Needless to say, we were the only two mzungu, and the last people to get a ride! But it all worked out. A nice car stopped and the bus driver arranged with this gentleman, who had a large cross dangling from his rearview mirror, to give us a ride into Arusha. Our ride then switched on video screens in the back seat so we could watch music videos! Did I mention it was a really nice car? Take that, Tanzanian lady!
The cross gave me some assurance that we weren’t about to be dismembered, although I’m not sure how seriously to take Christian symbolism around here. Seemingly every bus and dalla-dalla, and many shops, are adorned with pictures of Jesus or Mary and slogans like PRAISE THE LORD (or, occasionally, CHELSEA FOOTBALL CLUB). Our bus was called the Lion of Judah; evidently Ras Tafari was not as good at taking care of vehicles. My favorite of these talismanic names, so far, has to be the El Shaddai Agro & General Supply Store.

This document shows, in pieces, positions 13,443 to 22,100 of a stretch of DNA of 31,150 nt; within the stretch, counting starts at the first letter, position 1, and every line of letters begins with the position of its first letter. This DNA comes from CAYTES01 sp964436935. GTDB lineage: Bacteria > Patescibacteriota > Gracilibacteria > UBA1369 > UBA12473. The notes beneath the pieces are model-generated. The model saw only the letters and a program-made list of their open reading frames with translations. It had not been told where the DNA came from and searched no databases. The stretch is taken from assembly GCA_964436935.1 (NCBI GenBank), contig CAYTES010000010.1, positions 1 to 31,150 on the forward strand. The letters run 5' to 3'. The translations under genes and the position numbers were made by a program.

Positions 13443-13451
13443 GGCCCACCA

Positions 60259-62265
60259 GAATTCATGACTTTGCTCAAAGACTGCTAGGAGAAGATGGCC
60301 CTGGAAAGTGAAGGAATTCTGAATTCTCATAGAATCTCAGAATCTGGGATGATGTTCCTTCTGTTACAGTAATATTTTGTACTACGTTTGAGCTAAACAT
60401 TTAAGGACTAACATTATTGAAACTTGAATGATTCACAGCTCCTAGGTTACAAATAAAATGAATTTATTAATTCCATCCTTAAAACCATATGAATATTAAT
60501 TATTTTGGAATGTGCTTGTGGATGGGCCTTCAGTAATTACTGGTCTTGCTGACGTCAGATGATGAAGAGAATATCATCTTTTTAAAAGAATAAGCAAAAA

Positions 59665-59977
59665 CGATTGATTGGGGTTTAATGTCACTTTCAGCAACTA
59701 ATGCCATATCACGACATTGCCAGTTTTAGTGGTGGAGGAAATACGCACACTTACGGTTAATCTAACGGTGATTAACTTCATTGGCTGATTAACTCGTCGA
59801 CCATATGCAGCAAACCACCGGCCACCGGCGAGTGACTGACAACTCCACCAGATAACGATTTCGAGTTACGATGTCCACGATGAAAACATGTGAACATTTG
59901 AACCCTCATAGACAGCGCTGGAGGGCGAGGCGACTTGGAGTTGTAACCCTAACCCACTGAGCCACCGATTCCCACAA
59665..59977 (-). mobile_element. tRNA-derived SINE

Our driver was friendly and lives in Arusha. He was on his way from Dar es Salaam, which is a long drive. I should mention that the road between Moshi and Arusha is an excellent road by Tanzanian standards, smooth and paved. And the prospect of such a road excites drivers so much that constant speed bumps have had to be put in, to deter speeding. After malaria and AIDS, road accidents are the most common cause of death in Tanzania. Well, we did ask our hotel friend if the little buses were safe!